Element B - The 4 1" finished half-square triangles.  These are blue and white in the picture below.  To make half-square triangles, you take the finished measurement of the base (in this case 1") and add 1" to the measurement.  So, for these ones I cut 2 squares white and 2 squares blue, each measuring 2" square.  Then I made them following the tutorial for half-square triangles.

Element C - The centre 1" finished quarter-square triangle.  To make quarter square triangles, you take the finished measurement of the hypotenuse (in this case 1") and add 1 1/2" to the measurement.  So, for this one I cut a blue and a yellow square, each measuring 2 1/2".  Then I cut each square diagonally to make 4 triangles.  Got rid of 2 blue and 2 yellow triangles and used the rest to make up the centre.

Next I moved onto the outside.

Elements H & I - These are the flying geese that finish at 1 1/2" by 3".  For these I used the fast flying geese method.  The base, larger square (swirly pink & yellow fabric in the picture below) made by taking the finished measurement of the base (in this case 3") and adding 1 1/4".  So for this block I cut one square of the swirly fabric 4 1/4" square.  The smaller outer triangles are made by cutting 4 squares.  For these squares you take the finished measurement of the height (in this case 1 1/2") and add 7/8".  So for this block I made 4 squares that are 2 3/8" by 2 3/8"

Just for demonstration purposes I used both methods to make the square-in-a-square blocks.  Normally I wouldn't do that, I just did it to show you how I work out the measurements for each type.

Elements F & G - For the upper two corners I used the squares method of making the square-in-a-square blocks.  For the centre square - Element F (blue in the picture below), you take the finished measurement of the whole square and add 1/2".  So, since this block finishes at 1 1/2" by 1 1/2", I cut a blue 2" square.  The smaller outer triangles - Element G (yellow in the picture below) are also cut as squares, 4 for each element.  To do this, you take the finished measurement of the triangle base ('B' in the square-in-a-square tutorial) and add 1/2".  So, for this one I cut 4 yellow squares, each 1 1/4" by 1 1/4".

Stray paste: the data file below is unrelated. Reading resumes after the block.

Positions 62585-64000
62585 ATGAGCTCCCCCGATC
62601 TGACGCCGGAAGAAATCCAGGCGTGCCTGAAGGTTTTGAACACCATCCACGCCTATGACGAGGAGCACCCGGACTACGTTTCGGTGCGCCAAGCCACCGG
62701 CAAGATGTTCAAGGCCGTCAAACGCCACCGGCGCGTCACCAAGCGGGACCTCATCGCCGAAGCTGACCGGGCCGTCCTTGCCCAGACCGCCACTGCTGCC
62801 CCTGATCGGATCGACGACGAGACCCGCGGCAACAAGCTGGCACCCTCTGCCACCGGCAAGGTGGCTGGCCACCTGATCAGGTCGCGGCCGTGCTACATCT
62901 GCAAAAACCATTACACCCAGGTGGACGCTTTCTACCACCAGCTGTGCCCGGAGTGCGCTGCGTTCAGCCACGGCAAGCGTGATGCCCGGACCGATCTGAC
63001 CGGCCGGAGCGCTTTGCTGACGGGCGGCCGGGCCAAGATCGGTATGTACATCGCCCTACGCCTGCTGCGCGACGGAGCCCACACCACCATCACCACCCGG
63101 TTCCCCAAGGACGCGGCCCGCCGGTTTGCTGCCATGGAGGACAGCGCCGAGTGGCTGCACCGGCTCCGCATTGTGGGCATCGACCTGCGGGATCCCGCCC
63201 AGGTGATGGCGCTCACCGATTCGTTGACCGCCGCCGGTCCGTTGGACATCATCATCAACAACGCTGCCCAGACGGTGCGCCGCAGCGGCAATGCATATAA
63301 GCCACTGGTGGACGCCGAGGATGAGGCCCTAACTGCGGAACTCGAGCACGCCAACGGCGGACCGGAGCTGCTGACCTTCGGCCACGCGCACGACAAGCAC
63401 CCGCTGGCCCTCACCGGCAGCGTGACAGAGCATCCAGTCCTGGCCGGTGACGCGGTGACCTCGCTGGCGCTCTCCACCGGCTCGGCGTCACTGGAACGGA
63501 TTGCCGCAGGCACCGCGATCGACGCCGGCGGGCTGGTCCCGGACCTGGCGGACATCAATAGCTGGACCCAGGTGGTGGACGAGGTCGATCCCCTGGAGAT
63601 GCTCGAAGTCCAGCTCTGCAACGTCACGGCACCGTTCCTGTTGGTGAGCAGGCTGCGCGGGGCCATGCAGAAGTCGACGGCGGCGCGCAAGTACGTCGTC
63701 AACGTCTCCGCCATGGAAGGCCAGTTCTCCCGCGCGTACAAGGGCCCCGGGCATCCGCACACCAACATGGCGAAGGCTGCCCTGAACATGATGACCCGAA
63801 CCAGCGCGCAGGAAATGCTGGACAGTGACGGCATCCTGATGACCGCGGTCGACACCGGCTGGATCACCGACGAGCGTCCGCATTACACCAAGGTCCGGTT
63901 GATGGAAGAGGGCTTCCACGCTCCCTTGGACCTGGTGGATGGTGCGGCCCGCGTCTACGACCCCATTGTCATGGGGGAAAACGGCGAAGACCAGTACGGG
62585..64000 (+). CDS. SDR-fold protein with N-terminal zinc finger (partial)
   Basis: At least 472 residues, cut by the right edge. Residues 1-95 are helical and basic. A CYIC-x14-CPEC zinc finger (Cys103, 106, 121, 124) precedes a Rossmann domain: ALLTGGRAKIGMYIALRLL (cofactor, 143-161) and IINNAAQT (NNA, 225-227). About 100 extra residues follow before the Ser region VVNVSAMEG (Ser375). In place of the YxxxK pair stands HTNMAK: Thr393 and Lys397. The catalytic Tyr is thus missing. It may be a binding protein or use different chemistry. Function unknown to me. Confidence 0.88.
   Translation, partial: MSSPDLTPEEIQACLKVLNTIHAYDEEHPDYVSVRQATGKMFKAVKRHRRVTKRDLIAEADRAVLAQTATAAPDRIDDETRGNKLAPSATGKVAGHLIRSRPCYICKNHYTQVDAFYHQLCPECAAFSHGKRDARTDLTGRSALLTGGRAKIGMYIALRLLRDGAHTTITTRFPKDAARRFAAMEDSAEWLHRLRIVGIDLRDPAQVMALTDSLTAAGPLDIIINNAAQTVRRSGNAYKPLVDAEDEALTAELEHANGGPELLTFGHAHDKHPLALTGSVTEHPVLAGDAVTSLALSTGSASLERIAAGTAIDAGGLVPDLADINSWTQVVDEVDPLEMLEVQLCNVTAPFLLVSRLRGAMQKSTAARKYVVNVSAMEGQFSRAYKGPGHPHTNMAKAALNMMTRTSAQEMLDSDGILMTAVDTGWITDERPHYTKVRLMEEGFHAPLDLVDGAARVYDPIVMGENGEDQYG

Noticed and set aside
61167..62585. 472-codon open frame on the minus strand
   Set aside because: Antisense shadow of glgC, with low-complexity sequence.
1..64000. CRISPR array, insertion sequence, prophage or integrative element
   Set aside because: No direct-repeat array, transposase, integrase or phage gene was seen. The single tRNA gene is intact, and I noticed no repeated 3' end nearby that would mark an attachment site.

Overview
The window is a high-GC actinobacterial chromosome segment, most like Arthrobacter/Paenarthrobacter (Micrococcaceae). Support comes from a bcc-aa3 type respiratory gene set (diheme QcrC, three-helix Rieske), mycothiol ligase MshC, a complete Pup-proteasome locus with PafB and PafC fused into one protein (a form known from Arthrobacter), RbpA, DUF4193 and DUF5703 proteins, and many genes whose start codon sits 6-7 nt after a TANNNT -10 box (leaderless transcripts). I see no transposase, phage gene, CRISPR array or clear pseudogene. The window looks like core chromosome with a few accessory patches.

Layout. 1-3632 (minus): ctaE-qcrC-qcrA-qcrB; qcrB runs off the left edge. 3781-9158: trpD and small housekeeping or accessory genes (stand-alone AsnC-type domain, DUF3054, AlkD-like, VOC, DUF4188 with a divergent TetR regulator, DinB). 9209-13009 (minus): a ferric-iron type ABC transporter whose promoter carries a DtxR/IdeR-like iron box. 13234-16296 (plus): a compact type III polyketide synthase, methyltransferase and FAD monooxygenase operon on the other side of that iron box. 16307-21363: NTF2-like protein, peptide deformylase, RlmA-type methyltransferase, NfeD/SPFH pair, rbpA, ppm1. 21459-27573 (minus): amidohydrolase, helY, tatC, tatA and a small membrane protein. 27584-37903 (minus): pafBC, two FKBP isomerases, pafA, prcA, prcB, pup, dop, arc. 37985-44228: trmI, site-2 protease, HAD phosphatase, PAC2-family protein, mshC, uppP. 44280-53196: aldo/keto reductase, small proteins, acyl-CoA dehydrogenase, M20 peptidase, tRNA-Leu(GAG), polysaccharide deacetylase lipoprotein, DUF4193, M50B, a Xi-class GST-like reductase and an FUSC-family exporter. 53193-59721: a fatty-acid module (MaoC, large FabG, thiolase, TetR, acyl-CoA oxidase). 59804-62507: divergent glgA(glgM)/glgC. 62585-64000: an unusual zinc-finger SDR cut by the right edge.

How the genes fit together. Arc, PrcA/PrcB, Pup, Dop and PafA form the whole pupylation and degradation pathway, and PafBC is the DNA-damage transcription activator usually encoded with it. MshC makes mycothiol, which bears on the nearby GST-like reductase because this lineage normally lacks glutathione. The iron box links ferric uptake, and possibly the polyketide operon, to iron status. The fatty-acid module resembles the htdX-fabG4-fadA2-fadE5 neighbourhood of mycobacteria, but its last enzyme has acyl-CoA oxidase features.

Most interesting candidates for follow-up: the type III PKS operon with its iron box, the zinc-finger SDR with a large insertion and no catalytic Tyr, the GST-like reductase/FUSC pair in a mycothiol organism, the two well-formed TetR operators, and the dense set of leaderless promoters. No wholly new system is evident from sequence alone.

Elements D & E - For the lower two corners I used the triangles method of making the square-in-a-square blocks.  For the centre square - Element D (blue in the picture below), you take the finished measurement of the centre square and add 1/2".  So, since Element D finishes at 1 1/8", I cut a blue square 1 5/8" by 1 5/8".  The smaller outer triangles - Element E (yellow in the picture below) are triangles.  To do this you take the finished measurement of the triangle base ('B' in the square-in-a-square tutorial) and add 1".  So, for this block I cut two yellow squares, each 1 3/4" by 1 3/4" and then cut each square in half diagonally to make 4 triangles.

And that is how you figure out what you need to cut from fabric when you're faced with a line diagram for a pattern.  The first couple of times I did this, I was double checking and second guessing everything.  After I made a few blocks, I started recognizing these elements more and more and can now do most of them in my head (greatly speeding up the cutting process).

And, since I couldn't resist, here is the finished block!

I hope this tutorial helps everyone faced with line diagrams (Like you are with Nearly Insane, or Dear Jane, or ....).  If you have any questions or anything is confusing, please let me know.

Saturday, February 12, 2011

Cherries Jubilee

Wow, another finish!

This was also started quite some time ago.  Made from the Cherries Jubilee charm pack.  (I think I started it when I first got the charm pack, so that gives you an idea of its age).

This was another quick fun one to make that is destined for the quilt wall.

Thursday, February 10, 2011

Not a Boy Quilt

I guess focusing only works for so long...

I have a finish to report!  (Though not UFO #3 or the bookmark either)

I started this quilt many many years ago.  I had originally picked pink, blue and yellow fabric so it could be a unisex baby quilt.  Obviously it didn't turn out that way.  Oh well, it's a cute quilt anyways and will be a lovely quilt for a little girl.